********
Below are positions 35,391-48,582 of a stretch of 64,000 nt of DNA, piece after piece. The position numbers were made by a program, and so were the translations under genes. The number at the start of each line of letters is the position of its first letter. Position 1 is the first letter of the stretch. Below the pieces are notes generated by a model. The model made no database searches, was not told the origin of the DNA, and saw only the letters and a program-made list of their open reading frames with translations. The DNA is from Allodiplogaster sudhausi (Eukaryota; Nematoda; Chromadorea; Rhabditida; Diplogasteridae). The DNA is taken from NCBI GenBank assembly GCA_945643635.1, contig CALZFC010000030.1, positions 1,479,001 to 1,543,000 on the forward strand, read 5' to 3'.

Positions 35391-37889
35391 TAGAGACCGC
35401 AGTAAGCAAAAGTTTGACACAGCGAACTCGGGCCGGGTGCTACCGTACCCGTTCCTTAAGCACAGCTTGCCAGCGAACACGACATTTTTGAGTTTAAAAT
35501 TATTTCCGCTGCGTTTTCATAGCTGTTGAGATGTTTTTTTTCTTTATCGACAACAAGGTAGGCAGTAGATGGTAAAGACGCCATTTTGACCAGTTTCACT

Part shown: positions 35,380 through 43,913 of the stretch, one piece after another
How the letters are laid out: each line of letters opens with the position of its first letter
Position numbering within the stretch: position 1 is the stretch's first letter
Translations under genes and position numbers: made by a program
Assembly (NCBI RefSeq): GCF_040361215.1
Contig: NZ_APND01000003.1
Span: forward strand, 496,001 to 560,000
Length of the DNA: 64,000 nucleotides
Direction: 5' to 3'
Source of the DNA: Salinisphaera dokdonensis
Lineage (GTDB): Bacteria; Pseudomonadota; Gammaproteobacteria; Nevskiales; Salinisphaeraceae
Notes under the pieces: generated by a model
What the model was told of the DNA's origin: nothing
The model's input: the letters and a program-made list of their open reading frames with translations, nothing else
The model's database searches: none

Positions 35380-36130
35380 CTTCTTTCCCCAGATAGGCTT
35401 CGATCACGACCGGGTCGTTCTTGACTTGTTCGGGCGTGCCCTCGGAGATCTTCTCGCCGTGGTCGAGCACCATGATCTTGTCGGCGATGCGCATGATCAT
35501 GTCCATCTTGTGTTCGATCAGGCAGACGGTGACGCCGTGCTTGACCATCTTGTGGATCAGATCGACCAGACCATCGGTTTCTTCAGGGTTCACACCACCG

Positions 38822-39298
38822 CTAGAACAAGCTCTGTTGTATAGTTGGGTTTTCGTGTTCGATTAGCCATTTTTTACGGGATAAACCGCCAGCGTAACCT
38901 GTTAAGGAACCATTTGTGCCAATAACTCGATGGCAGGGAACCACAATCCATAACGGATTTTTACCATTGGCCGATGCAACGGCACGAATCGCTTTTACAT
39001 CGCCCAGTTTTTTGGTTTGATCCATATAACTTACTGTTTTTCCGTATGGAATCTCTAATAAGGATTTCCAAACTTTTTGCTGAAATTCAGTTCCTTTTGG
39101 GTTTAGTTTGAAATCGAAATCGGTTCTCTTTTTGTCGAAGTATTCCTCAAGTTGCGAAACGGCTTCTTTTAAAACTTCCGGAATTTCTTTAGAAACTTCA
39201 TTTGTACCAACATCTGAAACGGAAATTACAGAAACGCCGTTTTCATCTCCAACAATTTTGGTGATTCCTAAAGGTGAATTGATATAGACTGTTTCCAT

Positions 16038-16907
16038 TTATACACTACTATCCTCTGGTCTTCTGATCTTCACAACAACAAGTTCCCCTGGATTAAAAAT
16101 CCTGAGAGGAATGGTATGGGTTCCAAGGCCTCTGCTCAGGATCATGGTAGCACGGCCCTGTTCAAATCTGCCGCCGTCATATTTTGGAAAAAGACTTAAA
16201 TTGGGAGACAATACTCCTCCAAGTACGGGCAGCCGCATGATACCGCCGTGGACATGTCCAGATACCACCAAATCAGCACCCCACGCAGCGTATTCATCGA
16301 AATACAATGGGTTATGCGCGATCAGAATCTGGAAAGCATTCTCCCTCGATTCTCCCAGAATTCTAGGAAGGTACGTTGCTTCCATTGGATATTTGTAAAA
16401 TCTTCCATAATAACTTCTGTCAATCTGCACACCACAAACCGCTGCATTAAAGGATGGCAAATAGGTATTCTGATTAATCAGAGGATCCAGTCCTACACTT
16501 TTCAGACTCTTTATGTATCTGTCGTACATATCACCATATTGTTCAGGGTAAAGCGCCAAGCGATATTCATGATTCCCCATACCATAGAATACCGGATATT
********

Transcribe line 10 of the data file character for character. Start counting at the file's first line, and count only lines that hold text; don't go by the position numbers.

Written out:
Assembly (NCBI RefSeq): GCF_040361215.1